This year I am leading a book study of The Religious Potential of the Child by Sofia Cavaletti. If you're not familiar, the book fleshes out the principles behind Catechesis of the Good Shepherd. Catechesis of the Good Shepherd is the religious education derived from Montessori education. Now that I've made it seem extremely complicated, it really isn't. Non-complicated explanation anon. It's a book that's been coming up constantly, and I feel I really need to read this. Anthony's principal encouraged me to read it months ago, and now that we are homeschooling next year it's an even higher priority. Also my very favorite Auntie Leila featured it on her blog not that long ago, and it has lately come up in casual conversations with other women. I'm taking those as signal graces!
I think it's especially timely because of Pope Francis's emphasis on creating a "culture of encounter." THAT'S what Catechesis of the Good Shepherd is about. Getting to know the Good Shepherd. If you're a Baltimore Catechism kind of gal, you'll know God made us to know, love, and serve God in this life so we can be happy with Him forever in the next. There's a reason "know, love, and serve" is listed in that order, as each flows from the one before. Small children aren't mentally ready for memorizing questions and answers, but they certainly have the ability to know and love a person! Little Katie Rose loves to give kisses to Jesus and Mary.
If we can plant the seeds for that relationship when they are very young, the rest of religious education will later all flow from the love already growing in their hearts. It will not become, as so often is the case, an empty requirement to get a grade or to be a "good" child. If any of it is to make a real difference in the lives of the children, the Good Shepherd must have taken root in the heart as well as the brain. Attending Mass, and even praying a daily family Rosary, is not enough without there being a personal relationship with Christ to sustain the child. Even Scarlett O'Hara recited the Rosary every day before her first marriage, and we all know how she turned out!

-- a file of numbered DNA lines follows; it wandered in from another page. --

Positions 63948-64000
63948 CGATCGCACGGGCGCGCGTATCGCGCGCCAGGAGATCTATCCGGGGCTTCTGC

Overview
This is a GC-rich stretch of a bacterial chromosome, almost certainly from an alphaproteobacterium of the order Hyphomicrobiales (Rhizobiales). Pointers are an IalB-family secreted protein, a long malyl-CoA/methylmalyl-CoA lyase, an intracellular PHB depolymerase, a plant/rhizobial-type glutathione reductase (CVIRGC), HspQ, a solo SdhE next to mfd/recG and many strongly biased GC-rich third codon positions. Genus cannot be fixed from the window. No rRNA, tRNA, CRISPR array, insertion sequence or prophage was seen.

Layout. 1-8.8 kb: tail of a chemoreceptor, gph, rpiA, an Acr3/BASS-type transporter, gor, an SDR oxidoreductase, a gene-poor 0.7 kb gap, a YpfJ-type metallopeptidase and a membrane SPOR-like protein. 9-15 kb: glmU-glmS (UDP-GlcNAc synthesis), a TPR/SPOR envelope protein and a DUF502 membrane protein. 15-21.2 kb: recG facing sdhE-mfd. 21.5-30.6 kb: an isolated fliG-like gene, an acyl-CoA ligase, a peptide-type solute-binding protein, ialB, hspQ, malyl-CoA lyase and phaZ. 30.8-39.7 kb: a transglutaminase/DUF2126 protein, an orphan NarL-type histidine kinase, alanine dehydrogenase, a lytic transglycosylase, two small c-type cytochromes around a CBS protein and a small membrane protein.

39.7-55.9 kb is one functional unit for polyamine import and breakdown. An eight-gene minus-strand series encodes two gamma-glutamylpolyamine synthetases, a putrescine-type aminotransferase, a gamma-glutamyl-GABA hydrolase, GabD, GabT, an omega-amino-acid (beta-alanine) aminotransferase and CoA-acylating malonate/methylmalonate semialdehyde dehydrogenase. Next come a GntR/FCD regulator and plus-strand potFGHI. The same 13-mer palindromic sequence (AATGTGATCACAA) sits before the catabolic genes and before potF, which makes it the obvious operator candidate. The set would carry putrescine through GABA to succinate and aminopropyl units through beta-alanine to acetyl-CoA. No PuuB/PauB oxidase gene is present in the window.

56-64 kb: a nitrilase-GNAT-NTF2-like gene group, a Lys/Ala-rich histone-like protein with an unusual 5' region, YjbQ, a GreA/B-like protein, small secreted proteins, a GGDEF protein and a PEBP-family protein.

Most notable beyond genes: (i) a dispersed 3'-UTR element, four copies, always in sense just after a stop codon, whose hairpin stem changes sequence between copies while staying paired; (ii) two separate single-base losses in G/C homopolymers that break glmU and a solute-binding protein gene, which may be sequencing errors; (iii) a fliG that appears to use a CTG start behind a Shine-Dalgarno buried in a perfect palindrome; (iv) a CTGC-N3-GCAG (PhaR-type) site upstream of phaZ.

Extending the seed analogy, the other beautiful thing about Catechesis of the Good Shepherd is that the catechist is not ultimately responsible for the child's response. The adult is very conscious that she is only presenting the Word of God, and the Holy Spirit is the one actually doing the work in the child's soul. We can provide the sun and water, but only God gives the life to make the seed bear fruit. This requires a certain level of trust in God on the part of the adult! In my own life, God is leading me to Him just through doing my duty as a mother. If I'm bringing my children to Him, doesn't it make sense that I would have to walk toward Him too?
At least four women are coming to my house to study it together throughout Lent. I've barely begun the book myself, so I'll just be staying ahead of the group! Although I'm already itching to devour the whole thing. The children's drawings in the appendix just make my heart melt. My plan is to post here study questions ahead of time, and then a summary afterwards of the discussion with whatever insights we've come up with. I know of a couple of people unable to join the real-life group because of distance or work schedules, so they can still join virtually!
If you would like to read along with us this Lent, you can get the book through Leila's post, which is very insightful as usual. She gets a little kickback anytime someone buys something from Amazon through her blog. Even if you don't see yourself homeschooling or sending your children to a Montessori school, it's inspiring (as well as incredibly useful for our vocation!) to understand how even the smallest children can encounter God, and maybe encountering Him yourself along the way.